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Floor duty is time which a member of a real estate office must spend present in the public area of the office to field incoming customers. Several other types of businesses also retain the concept of floor duty. In the real estate community, some offices are moving away from this concept, instead directing prospective clients directly to individual members of the office, while others use secretarial staff who forward calls and inquiries as appropriate, instead of requiring that a real estate agent or broker be “on the floor” at all times during regular business hours.
The original idea behind floor duty was that at any given time, a client might want to contact a real estate office. If the client has no connections with the office, he or she has no interest in cultivating a relationship, which means that a client who walks by an empty office or calls and never gets a response will move on to another office. By contrast, if a client walks in and is immediately greeted by a real estate agent, or calls and an agent answers, that client will be more inclined to establish a relationship with the company.
Floor duty offers an opportunity to develop clientele. In addition to working with clients who drop or call in to the office requesting immediate assistance with real estate sales or purchases, floor duty is also used by some agents to follow up on leads, work on paperwork, and perform other tasks which are hard to complete while in the field. This can include scheduling showings, inspections, and other appointments to ensure that the agent will have lots to do out of the office on days when he or she is not on floor duty.
For new agents, floor duty can provide significant opportunities. Many people go on the recommendations of friends when they need to buy and sell real estate, which means that they are more likely to go with established agents in an office. If a new agent can meet a walk or phone in client and cultivate a relationship, she or he can land a deal and start to develop a loyal clientele which will in turn offer referrals of its own.
Some real estate agents loathe floor duty, arguing that it takes away from time which they could be spending in the field. Others feel that the benefits to them personally as well as the firm as a whole outweigh the occasional inconvenience of working on the floor.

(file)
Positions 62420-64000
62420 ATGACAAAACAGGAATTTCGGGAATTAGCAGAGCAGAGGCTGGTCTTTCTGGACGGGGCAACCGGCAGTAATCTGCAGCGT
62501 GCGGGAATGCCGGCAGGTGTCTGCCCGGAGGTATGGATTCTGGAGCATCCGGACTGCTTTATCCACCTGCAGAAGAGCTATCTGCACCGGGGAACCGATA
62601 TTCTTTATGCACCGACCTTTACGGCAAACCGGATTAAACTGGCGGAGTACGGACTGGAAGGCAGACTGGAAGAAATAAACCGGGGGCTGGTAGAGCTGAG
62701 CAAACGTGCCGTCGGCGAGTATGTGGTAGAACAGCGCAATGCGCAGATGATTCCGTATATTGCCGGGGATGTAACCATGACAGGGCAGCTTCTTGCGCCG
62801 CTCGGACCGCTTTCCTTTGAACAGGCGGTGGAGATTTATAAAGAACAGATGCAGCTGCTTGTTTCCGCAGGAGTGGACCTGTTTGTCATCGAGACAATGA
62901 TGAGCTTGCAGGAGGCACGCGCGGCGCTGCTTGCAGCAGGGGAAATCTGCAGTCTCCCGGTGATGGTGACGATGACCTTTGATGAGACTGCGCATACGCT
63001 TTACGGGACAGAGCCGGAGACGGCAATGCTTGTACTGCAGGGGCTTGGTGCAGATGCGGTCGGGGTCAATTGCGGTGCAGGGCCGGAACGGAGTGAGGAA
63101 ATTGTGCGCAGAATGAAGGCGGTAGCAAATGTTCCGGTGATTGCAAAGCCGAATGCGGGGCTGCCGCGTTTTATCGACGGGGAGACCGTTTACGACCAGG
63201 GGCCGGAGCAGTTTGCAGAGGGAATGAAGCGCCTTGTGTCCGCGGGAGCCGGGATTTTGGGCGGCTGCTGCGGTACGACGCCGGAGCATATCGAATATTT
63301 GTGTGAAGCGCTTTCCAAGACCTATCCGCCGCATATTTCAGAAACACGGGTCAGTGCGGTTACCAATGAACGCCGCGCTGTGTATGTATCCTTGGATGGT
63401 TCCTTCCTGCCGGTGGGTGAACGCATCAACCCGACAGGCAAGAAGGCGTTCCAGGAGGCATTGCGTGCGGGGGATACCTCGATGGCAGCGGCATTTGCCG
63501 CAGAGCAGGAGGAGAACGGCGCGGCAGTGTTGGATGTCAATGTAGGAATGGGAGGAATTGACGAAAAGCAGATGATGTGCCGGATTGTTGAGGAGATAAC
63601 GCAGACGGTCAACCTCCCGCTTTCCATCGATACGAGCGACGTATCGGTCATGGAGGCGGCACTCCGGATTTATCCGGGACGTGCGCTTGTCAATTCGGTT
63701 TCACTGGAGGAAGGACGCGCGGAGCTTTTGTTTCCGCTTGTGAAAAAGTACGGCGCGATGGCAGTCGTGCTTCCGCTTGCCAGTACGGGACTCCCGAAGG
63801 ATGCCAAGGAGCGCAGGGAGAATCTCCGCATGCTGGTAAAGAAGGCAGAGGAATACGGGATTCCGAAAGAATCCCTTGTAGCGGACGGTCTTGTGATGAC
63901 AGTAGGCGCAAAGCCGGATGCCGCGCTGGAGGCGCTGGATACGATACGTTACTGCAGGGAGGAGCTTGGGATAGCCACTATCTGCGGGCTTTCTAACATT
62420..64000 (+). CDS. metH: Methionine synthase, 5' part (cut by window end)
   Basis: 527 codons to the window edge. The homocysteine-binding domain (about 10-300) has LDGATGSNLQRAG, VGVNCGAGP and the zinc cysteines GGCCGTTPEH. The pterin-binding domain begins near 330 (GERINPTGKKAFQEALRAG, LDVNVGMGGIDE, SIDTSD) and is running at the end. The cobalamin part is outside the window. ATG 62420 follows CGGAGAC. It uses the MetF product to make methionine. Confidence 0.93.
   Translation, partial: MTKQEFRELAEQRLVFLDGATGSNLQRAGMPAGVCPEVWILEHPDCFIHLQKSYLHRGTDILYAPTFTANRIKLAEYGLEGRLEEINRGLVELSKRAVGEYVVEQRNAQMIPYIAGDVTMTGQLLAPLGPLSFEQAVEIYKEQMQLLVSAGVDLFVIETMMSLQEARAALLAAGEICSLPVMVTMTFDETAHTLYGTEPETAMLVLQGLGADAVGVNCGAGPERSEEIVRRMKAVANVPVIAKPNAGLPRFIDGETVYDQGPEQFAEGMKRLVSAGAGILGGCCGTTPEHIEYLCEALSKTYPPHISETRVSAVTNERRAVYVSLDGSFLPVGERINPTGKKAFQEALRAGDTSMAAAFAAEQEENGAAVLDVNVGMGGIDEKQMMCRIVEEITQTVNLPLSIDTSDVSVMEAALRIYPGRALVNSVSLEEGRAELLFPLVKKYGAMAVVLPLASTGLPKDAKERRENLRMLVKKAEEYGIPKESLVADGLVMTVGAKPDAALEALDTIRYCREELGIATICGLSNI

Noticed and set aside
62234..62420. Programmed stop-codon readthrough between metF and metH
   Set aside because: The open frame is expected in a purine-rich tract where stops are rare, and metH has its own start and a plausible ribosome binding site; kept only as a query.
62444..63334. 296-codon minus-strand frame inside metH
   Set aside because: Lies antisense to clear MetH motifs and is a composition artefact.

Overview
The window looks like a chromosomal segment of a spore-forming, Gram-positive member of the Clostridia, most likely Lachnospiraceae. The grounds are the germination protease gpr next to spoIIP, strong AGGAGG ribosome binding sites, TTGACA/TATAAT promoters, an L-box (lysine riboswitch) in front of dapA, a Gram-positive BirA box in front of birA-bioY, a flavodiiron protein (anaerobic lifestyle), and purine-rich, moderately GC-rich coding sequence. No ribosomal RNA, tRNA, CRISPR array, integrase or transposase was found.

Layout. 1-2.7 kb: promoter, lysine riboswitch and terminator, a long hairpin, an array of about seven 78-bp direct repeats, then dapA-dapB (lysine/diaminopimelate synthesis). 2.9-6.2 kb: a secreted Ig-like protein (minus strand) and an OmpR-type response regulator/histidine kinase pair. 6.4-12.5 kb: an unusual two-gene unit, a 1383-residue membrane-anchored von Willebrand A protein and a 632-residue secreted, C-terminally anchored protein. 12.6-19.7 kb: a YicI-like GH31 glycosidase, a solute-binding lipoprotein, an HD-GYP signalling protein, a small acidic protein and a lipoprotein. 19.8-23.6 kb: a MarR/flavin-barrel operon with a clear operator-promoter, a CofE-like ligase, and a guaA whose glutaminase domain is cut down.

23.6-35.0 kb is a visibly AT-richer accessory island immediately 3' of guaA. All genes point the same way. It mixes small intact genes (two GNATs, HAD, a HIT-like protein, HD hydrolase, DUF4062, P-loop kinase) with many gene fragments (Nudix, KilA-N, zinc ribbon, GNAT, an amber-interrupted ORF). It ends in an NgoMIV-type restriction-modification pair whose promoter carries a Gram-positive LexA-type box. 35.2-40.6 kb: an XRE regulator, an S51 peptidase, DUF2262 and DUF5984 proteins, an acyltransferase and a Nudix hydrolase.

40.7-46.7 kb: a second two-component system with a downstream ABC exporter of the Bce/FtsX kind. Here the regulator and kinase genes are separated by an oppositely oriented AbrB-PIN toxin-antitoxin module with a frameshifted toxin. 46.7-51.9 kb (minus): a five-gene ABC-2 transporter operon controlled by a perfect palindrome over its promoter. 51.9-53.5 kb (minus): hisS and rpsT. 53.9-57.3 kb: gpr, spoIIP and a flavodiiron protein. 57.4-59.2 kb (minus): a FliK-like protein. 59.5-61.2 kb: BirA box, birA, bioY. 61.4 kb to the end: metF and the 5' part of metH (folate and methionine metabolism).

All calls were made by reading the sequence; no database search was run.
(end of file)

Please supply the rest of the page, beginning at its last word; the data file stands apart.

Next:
I really get upset when I go into a clothing store and there is no worker on floor duty there to help me, and answer my questions. What is even worse is when you see four or five workers huddled in a corner or at the cash register talking, and none of them will take the time to go out onto the floor and help the customers.
The least they could do is ask me whether I need help when I walk in. That way I can simple say yes, or I can tell them that I am only looking around.
When we were in the market for a house, we intended to handle the entire process ourselves and not use a real estate agent. We soon learned that we would rather go through a company. We were looking at house after house and getting nowhere. If nothing else, an agent gives you a sense of security. Our agent knew what the asking prices of the houses we were interested in should be, and she knew all of the right questions to ask.
The seller we bought our house from added our agent's fee to the final price of the house, but I don't think we would have bought the house without her help, so this was a fair trade
off as far as we were concerned.
When you don't know what you are doing, buying a house can be a complicated and frustrating process. A good real estate agent can make a big difference. The next time I buy a house I am going to go shopping for an agent first.
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